The author is a contributor to The Washington Post's local faith leader network.
Having ministered in the inner-city for many years, both in Washington, D.C. and around the world, it’s not been uncommon for people to seek my thoughts on a question all of us have asked: “What should I do when a homeless guy asks me for money?” It’s a great question, especially for those living in Washington, as we perennially have some of the highest rates of homelessness in the country, and the number of homeless men and women in our city has steadily increased during the economic downturn. The vast majority of the time, the question of whether or not we should give something when asked by a person on the street comes from one who genuinely wants to do the right and best thing.
Fortunately, there’s a rather simple answer, and that is: “It depends.”
There’s a danger to adopting a “one-size-fits-all” approach when we’re asked for money. A stock answer or unbending principle flirts with treating the man or woman in front of us as a problem to be solved or awkward situation from which to quickly move on, as opposed to a person to be encountered and somehow to bless. A good answer to the question depends entirely on a specific situation as it presents itself and the unique individual asking for money. If there are unbending principles to apply, they are love and dignity.
The vast majority of people living on the street are mentally ill , or enslaved to addiction, or both. Neither changes the fact that the person standing at the stop light or sitting on the corner with a cup out is a human being, beautiful for simply having been made in the image of God. To be asked for money is to be asked another question, “What would love do?” And love takes a variety of forms.
Sometimes, and many people do this, the request for money is met with an offer to buy some food, even a meal. If the need is actually food, then to provide food is better than giving cash. And it gives the opportunity to hear each other’s story.
Sometimes, just to pause and have a brief conversation with the person can be more meaningful than any money, to offer a gracious human encounter that says, “You matter, you are someone, you’re not ‘just a homeless guy.’”
Sometimes we can’t give. In those times I will always reply with eye contact and an “I’m sorry brother” or “I’m sorry, ma’am” and explain I don’t have anything to offer right then. Most of the time the reply is gracious right back. The point is to say, “I’ve seen you and you are worth more than being ignored.”
On a couple of occasions I’ve taken the time to challenge the person asking for money to take stock of their situation and take responsibility to get out of it. Something in the interchange called for it. The most loving thing to do was to say, “You deserve better than the life you’re settling for.” It’s good to know of organizations that exist to help folks in this situation, like Central Union Mission, whose doors are always open to anyone who wants to get of the street.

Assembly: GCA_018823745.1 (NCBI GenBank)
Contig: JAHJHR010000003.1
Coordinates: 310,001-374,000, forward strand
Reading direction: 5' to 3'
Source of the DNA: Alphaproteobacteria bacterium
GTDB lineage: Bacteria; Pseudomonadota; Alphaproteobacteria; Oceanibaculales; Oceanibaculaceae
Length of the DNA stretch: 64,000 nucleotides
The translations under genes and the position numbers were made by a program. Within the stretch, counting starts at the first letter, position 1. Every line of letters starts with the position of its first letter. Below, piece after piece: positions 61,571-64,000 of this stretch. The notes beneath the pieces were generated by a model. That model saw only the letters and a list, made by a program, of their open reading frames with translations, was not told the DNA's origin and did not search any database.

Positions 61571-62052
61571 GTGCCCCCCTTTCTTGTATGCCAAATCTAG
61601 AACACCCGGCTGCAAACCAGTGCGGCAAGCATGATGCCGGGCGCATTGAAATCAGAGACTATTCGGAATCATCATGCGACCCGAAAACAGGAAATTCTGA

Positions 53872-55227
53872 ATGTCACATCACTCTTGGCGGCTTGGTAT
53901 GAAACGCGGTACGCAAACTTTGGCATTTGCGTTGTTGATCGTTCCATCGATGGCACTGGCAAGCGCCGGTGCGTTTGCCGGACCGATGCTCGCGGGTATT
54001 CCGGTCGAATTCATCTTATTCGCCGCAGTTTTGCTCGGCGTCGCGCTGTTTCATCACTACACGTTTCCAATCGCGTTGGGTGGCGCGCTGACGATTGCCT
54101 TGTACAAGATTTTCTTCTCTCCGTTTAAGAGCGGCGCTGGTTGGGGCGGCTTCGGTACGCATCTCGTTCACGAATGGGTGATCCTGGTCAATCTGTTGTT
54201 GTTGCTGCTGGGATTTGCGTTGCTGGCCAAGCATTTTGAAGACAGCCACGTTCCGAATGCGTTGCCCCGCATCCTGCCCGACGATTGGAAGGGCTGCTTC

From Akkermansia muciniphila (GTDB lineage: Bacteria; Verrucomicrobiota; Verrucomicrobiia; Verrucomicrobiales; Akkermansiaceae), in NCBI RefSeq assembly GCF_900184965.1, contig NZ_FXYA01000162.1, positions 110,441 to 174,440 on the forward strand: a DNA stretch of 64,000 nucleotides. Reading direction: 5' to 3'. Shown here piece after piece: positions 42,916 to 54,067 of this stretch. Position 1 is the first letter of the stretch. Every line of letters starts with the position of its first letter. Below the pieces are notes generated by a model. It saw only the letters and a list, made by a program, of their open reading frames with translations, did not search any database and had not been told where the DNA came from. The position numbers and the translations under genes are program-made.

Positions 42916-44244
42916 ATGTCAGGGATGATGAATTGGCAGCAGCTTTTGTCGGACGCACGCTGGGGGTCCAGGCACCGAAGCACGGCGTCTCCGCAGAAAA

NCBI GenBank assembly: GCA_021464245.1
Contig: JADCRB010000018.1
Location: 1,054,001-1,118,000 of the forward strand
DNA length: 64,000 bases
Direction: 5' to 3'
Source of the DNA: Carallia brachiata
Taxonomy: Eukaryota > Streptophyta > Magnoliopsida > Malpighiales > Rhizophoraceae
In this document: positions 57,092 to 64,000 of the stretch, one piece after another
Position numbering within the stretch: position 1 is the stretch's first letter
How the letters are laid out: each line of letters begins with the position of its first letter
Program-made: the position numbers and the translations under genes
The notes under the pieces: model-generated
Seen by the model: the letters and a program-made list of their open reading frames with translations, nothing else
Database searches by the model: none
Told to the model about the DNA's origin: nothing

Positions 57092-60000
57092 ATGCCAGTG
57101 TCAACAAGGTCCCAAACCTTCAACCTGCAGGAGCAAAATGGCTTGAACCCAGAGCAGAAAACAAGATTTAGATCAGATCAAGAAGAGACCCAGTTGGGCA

And sometimes a good thing to do is simply to give. C.S. Lewis’s stepson tells the story of a time when Lewis was walking with a friend and a person on the street came up and asked him for spare change. Lewis emptied his pockets and gave it all to the man, and once he had left, the friend challenged him, “You shouldn’t have given that man all that money, he’ll only spend it on drink.” To which Lewis replied, “Well, if I’d kept it, I would have only spent it on drink.” Our responsibility is not what a person will do with the money we freely give, but rather to take the opportunity to be wise and compassionate to a fellow-human being, the most dignified creature in the world.
The principle to abide by when asked for money is to exercise thoughtful discernment. The action called for is as different as the unique situation. It depends.
Sometimes, even more deeply, being confronted with a request for money often is actually about us more than the person asking. Will I take this chance to be a person who is generous, gracious, and loving? Will I not fall victim to any of my own greed, or prejudices, or revulsion? Will I take this moment to remember that every man, any man, is my fellow-man? Can I discipline myself to love, whatever the situation, whoever the person?
The folks who stand at stop lights with a cardboard sign are my regular opportunity to train myself to be loving and stay loving. It’s not about them, it’s about me. More often than not I’ll grab as much change my fingers can hold that I keep in my car to pay parking meters, and pass it on with eye-contact and a “God bless you.” It matters for my own character, and I hope the change helps a little bit too.
One thing is for sure, when we’re asked for money on street, it’s not about the money. It’s about encounter, and dignity, being human, the other, ourselves, even God. In this way, being asked for money can actually be a gift, and the person getting the question is actually the one who stands to gain so much, and a whole lot more than pocket change.